In announcing the development, Google’s West Africa Director, Juliet Ehimuan-Chiazor, waxed lyrical in a note which was also laced with some analytics. “Nigeria is sub-Saharan Africa’s largest economy. Still, the share of people using the internet stood at approximately 35 per cent as of 2020 – double what it was in 2012. Across much of the country, people lack affordable, reliable and quality access, which limits their ability to benefit from, and contribute to, the digital economy.” She acknowledged the digital transformation initiatives of the government since 2017, which have proven pivotal to the success of many industries in the country, especially the start-up space. In the last five years, start-ups in Nigeria have produced five unicorns (start-ups valued at over a billion dollars).

Businesses are also benefiting significantly from the usage of internet platforms, with total e-commerce annual expenditure predicted to climb to $75 billion by 2025, up from its current projection of $12 billion. Equiano, she informed, is expected to deliver up to 20 times more capacity than the region’s prior cables.

“A recent economic impact assessment conducted by Africa Practice and Genesis Analytics states that Equiano’s arrival in Nigeria is expected to result in faster internet speeds and significantly improve people’s experiences while online. Internet speeds in Nigeria are expected to grow almost sixfold by 2025, and retail internet prices are forecasted to decline by 21 per cent over the same period. The same study found that by 2025, real GDP in Nigeria is forecast to be USD10.1 billion higher than it otherwise would have been without Equiano and that the cable would indirectly generate roughly 1.6 million new jobs between 2022 and 2025,” she said.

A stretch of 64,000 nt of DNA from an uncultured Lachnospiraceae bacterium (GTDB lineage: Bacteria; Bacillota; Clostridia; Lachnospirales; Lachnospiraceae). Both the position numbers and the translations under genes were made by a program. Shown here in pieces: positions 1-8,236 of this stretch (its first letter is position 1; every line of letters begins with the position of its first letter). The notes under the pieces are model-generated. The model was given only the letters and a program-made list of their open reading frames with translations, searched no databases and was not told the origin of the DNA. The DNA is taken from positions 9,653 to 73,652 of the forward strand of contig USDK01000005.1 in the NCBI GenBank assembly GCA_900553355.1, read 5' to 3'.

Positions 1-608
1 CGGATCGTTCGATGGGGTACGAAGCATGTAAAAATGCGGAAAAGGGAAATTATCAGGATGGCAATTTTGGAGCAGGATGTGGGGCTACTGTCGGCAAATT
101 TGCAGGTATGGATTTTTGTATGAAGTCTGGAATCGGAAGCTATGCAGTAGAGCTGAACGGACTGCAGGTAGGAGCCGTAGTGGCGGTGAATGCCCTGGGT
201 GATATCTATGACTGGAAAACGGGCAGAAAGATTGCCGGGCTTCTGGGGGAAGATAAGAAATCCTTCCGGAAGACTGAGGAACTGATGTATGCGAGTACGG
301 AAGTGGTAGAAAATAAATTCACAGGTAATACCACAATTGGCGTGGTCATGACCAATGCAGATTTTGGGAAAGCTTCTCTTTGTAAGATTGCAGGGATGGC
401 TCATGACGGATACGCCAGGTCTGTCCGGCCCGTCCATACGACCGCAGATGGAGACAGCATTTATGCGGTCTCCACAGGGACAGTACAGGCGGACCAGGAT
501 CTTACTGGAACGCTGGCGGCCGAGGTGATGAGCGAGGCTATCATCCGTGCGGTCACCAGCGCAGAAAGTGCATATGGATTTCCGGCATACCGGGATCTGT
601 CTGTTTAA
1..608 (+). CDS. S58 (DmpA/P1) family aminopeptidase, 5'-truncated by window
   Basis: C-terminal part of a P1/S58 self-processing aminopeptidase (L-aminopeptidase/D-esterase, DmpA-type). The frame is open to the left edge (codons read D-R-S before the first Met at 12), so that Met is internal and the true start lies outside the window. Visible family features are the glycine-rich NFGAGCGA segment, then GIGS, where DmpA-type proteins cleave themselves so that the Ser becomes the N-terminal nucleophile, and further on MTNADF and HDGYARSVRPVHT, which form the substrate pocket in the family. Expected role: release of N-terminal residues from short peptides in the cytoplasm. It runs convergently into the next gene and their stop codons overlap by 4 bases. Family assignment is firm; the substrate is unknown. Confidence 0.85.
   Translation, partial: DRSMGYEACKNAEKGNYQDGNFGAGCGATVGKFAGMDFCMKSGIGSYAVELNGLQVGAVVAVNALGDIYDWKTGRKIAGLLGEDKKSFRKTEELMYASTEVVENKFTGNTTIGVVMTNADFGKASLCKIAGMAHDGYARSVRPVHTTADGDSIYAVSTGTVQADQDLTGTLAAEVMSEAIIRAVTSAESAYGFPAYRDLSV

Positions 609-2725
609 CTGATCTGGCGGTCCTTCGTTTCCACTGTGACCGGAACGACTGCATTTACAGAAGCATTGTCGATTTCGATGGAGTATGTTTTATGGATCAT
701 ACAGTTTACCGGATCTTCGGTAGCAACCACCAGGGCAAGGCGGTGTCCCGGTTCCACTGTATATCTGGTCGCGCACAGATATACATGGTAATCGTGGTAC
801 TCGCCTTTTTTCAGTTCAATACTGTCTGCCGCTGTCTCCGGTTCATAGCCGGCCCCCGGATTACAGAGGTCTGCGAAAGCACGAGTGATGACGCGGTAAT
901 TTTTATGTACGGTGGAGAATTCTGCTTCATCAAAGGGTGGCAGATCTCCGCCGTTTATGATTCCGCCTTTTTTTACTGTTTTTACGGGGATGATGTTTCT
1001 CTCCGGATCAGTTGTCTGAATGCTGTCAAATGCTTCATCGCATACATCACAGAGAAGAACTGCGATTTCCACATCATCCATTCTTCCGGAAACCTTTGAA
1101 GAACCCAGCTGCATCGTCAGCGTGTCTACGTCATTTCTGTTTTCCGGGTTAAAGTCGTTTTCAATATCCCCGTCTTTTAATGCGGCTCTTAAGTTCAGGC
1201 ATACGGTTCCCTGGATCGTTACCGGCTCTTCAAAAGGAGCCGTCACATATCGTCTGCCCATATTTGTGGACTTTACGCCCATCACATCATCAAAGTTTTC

No politician sees a begging opportunity and leaves it unharvested. Pursuing a ready advantage, the Lagos State Governor, Mr Babajide Sanwo-Olu, soaked in the euphoria of unfolding history.  “There is much to be excited about at a time like this in the unfolding history of Lagos State and of Nigeria. We are seeing an unprecedented inflow of investments into every part of Lagos, from local and foreign investors who understand the immense business and commercial potential that the State symbolises. We say it often, that wherever Lagos goes, Nigeria and West Africa follow. With this in mind, as the government of Lagos State, we are more than ever determined to deliver on our promise to make and maintain Lagos as a safe, livable, innovative and prosperous megacity,” he enthused. If you were in the governor’s shoes, you would say even more. Lagos is the commercial pride of the nation.

Despite some clumsiness in handling some issues, it has endured the vicissitudes of a troubled nation. Lagos is the state playing host to all the cable dramas in the country. But interpreting what is happening there seems to give the indication that the world takes us too seriously as a nation. Here is a country that gives just 3,500 megawatts of electricity to its over 200 million population, while another country within Africa, just about five hours of flight time from Nigeria, gives about 60,000 megawatts to a population of 50 million.

The world takes us too seriously. But they are right because they see what our leaders don’t see. They look at the nation’s contribution to the global human capital index; they look at the survival instincts of the tech companies that make up the tech ecosystem in Nigeria, and how well they are doing; they look at the floundering huge population immersed in harsh socio-political climate, which someday will survive their various governments to pry open the appurtenances of the last big market in the world. The stats are too strong to fail.

The collage of sub-sea cables in Lagos presents an instructive metaphor of a beautiful but promising future that the nation must approach with deliberate speed and caution. This future is too bright to be betrayed. A communications superstructure is being put in place at a huge cost to the investors. The responsibility of the government is to create the right channels and opportunities for the citizenry to take advantage of such efforts.

Vanguard News Nigeria